River Plate need barely any introduction. The Argentine giants have won the tournament four times, and lead the historical table in terms of games won and goals scored. Of this year’s participants, only Peñarol and Boca Juniors boast more titles.
Since taking over at River in 2014, talented manager Marcelo Gallardo has led the team to three finals in five years, winning two of them, thereby doubling the club’s number of continental crowns.
The squad that came so desperately close to winning the club’s fifth Copa in Lima in November has largely stayed put, with only Exequiel Palacios leaving for Bayer Leverkusen in January.
So far, the 2020 version of River looks just as voracious as the 2019 and 2018 ones. The club has won six games from six since January and stands on the verge of a Superliga title.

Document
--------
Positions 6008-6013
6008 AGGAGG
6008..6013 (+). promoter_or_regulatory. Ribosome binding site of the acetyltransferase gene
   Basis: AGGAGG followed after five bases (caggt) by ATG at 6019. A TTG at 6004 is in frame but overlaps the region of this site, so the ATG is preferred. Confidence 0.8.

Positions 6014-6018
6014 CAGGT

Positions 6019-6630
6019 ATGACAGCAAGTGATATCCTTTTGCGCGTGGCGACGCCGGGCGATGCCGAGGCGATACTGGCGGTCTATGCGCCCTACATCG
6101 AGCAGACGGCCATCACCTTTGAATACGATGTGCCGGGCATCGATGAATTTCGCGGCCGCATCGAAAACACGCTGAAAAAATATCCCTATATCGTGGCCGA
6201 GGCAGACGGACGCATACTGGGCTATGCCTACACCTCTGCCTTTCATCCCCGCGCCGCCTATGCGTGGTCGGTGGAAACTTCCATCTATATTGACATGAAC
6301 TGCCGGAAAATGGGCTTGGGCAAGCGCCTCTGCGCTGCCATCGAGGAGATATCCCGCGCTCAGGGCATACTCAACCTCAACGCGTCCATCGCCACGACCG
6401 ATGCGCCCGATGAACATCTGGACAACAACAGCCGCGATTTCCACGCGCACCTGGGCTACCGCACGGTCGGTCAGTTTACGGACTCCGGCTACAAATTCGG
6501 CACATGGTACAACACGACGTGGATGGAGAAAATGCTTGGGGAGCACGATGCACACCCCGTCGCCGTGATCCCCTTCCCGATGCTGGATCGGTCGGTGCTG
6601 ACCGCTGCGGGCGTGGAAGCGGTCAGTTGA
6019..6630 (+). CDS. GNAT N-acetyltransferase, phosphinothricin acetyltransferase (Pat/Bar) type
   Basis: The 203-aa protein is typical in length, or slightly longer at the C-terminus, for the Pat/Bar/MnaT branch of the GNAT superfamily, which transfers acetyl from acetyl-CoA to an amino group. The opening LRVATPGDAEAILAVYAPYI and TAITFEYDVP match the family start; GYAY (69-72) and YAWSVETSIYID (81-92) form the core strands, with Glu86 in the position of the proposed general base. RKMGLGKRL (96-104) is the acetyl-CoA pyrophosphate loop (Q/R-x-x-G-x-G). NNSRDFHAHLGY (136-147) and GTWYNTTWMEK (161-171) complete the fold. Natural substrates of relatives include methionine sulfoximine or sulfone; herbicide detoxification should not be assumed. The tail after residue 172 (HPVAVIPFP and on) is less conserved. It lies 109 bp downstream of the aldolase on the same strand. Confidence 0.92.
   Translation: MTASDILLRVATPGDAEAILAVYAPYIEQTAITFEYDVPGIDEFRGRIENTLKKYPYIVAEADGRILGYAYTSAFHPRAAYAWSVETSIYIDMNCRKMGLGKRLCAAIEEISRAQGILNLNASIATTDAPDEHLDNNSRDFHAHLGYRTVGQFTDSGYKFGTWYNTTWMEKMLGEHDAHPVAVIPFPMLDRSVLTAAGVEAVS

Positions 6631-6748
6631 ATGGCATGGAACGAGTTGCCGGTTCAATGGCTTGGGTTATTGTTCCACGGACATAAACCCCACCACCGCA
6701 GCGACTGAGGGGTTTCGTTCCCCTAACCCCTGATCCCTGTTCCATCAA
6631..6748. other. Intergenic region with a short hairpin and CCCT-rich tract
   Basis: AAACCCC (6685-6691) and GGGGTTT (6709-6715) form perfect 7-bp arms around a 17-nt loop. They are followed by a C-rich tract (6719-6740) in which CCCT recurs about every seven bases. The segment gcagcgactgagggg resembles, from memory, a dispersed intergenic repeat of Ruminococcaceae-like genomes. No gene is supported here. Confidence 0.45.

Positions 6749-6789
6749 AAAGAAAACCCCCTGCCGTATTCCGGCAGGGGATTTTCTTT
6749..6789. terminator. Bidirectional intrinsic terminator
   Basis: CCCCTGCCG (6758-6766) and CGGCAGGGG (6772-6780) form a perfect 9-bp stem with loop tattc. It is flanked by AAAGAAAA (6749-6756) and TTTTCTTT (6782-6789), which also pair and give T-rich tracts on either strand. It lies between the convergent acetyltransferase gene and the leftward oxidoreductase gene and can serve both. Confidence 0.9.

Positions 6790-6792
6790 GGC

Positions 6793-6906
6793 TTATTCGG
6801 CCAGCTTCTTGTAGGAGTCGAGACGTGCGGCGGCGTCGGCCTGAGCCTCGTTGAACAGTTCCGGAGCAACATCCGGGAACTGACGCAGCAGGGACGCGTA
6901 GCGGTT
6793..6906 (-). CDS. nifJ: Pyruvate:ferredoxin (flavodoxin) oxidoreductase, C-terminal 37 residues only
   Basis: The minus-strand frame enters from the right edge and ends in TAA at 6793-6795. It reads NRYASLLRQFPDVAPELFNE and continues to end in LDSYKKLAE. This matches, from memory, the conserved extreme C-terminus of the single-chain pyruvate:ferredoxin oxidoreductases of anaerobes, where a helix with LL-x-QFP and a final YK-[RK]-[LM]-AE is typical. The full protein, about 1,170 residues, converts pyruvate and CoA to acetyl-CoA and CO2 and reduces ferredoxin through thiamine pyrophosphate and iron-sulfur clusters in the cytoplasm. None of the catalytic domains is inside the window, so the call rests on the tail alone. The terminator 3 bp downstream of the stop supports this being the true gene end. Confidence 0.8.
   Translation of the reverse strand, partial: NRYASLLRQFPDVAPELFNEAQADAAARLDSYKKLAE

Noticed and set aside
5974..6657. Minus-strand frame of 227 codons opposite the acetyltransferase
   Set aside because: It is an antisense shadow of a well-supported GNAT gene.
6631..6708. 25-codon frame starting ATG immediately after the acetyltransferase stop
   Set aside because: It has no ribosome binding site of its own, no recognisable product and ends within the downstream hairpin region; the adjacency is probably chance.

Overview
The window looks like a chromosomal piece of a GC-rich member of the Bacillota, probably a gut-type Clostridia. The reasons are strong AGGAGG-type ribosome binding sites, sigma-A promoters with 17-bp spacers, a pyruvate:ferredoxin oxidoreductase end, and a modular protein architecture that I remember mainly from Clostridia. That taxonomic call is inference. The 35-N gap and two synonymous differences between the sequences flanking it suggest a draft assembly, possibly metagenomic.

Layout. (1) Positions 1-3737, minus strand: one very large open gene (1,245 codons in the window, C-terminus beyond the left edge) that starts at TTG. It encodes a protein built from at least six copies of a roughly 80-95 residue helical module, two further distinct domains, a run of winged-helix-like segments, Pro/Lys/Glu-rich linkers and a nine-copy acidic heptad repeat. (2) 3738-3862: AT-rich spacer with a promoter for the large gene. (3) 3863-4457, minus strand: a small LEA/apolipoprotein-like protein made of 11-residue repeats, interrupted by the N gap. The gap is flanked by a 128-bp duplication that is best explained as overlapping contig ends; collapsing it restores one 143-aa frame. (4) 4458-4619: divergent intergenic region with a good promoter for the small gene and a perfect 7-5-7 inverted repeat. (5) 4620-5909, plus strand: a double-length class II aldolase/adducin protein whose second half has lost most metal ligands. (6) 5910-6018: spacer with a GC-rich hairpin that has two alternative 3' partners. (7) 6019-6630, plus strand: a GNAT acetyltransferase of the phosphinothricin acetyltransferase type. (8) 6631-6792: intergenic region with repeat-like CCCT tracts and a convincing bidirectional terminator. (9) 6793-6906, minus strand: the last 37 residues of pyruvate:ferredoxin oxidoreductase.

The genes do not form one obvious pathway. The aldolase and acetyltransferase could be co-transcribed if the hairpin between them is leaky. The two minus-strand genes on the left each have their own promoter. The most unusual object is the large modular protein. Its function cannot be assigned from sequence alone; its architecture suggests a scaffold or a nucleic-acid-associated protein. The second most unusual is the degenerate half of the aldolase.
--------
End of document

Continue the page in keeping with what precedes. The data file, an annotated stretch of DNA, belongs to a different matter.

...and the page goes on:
Their style involves intense pressing without the ball by their midfield and forwards, and a quick and wise use of it when in possession.
Since returning from almost a decade in Europe, Enzo Pérez has managed the midfield masterfully. He completed more passes than any other man in last year’s tournament and sets the tone for their play.
Up front, Colombian striker Rafael Santos Borré leads the Argentine Superliga scoring charts, and popped up for River’s lone goal in last year’s final against Flamengo.
Goalkeeper Franco Armani, playmaker Juan Fernando Quintero, and all-action midfielder Nacho Fernandez are amongst the other Copa Libertadores legends wearing red and white this season.
Of their younger talent, Julián Álvarez (striker) and Jorge Carrascal (midfielder) will also look to make an impact from limited chances after impressing for their countries in the U-20 Pre-Olympic tournament in February.
River know they have a tough draw. They face two away games at altitude, unfavorable conditions for Buenos Aires sides, and one in Brazil vs São Paulo, plus potentially difficult home fixtures against all three outfits.